It should not be surprising that Accommodation Benefit recipients had lower total incomes than HCNZ tenants, since most of the former received lower benefits than the latter (Ministry of Housing 1991, Department of Social Welfare 1991, 1992a).
Although HCNZ clients had higher incomes (benefits) than Accommodation Benefit recipients, this was to meet their greater overall need, as implicitly acknowledged by the structure of the benefit system.
Accommodation Benefit recipients, while in need of some assistance, were considered in less need than HCNZ tenants and so received smaller subsidies.
The initial impact of the reforms, according to these figures, is an increase in the proportion of state house tenants with outgoings-to-income ratios of over 30% and 40%, and a corresponding decrease in the proportion of HCNZ tenants with outgoings-to-income ratios less than 30%.
Had HCNZ clients and former Accommodation Benefit recipients been similar in terms of their housing need, this would have constituted an improvement in horizontal equity, as the government claimed.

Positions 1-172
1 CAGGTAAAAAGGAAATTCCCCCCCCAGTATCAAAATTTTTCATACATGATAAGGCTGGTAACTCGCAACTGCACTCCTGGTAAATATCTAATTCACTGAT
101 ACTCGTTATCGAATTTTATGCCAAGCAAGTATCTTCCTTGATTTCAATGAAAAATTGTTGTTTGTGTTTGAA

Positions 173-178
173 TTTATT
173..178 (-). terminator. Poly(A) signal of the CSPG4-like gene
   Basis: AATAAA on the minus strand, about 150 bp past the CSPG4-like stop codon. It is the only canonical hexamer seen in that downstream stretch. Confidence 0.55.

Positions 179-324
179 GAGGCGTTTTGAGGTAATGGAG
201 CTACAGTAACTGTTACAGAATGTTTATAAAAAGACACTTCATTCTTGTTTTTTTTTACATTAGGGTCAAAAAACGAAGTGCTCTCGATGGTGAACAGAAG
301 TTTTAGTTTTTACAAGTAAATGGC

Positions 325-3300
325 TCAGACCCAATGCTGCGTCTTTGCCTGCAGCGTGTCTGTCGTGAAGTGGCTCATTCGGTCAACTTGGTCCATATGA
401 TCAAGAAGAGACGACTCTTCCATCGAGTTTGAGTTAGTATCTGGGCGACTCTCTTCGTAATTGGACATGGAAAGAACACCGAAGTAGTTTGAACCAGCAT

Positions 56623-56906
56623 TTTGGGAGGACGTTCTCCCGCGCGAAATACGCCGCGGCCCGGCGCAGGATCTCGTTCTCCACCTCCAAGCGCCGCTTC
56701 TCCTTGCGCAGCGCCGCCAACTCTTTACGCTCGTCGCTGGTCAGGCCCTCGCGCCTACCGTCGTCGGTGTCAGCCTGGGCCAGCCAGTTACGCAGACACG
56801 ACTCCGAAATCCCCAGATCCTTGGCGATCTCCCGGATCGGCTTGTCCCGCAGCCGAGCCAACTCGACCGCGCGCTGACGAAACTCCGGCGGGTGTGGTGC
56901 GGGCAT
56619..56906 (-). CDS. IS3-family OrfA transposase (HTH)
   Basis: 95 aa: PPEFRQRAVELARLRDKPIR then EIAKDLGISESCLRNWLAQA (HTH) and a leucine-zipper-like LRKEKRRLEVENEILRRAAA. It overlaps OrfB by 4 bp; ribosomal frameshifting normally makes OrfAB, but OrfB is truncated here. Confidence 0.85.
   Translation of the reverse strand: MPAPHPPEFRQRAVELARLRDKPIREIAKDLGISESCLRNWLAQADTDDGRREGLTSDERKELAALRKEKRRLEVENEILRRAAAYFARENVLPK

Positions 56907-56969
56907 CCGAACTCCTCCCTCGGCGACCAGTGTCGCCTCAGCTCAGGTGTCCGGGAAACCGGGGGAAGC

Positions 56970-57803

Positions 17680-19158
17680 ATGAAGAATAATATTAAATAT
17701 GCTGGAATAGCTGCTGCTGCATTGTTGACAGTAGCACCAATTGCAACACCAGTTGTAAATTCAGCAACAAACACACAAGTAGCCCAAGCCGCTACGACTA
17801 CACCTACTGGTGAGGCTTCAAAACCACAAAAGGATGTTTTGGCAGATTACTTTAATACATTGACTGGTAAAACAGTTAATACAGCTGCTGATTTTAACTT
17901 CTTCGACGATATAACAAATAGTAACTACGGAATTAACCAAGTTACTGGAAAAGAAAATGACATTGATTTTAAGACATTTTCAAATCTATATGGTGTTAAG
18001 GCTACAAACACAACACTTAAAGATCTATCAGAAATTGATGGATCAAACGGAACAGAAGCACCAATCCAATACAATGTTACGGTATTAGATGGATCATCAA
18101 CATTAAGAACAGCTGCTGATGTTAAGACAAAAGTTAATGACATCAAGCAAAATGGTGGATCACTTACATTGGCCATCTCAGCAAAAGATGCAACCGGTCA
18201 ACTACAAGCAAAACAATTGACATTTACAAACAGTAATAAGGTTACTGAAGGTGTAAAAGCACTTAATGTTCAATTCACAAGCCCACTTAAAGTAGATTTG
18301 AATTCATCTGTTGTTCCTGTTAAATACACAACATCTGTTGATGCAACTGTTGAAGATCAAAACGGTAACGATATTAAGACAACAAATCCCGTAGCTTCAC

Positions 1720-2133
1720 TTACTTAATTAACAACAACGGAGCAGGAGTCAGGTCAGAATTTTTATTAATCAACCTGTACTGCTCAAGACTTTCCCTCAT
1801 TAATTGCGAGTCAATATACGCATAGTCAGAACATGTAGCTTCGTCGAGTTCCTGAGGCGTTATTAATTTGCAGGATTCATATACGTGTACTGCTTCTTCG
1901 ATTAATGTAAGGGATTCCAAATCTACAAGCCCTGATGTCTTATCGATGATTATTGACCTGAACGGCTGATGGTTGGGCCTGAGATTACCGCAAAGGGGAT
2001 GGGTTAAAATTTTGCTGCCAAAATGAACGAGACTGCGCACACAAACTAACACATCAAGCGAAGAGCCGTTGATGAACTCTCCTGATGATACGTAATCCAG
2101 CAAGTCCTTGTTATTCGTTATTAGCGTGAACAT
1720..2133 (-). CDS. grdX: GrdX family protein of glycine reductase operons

The notion of serious housing need employed by HCNZ prior to 1992 incorporated these categories.
The institutional change of the HCNZ to Housing New Zealand (HNZ), a quasi-state-owned enterprise, may also have increased tenure insecurity.
In sum, the change to market rents for state house tenants, and the institutional changes from a socially minded HCNZ to a primarily business-focused HNZ, appear to have resulted in reduced tenure security for state house tenants.
While direct indicators show that state house tenants were better off than Accommodation Benefit recipients prior to the reforms, this was the result of the in-kind subsidy offered to the HCNZ tenants, not because the HCNZ tenants were in less need of assistance than Accommodation Benefit recipients.
3) In its 1989 report to the House of Representatives, HCNZ observed that "Eighty-nine percent of customers housed met the criteria for serious housing need, exceeding its `Serious Housing Need' targets in all major outputs" (Housing Corporation of New Zealand 1989:5).
11) While 69% of HCNZ tenants had "outgoings to income" ratios of less than 50%, only 53% of Accommodation Benefit recipients did.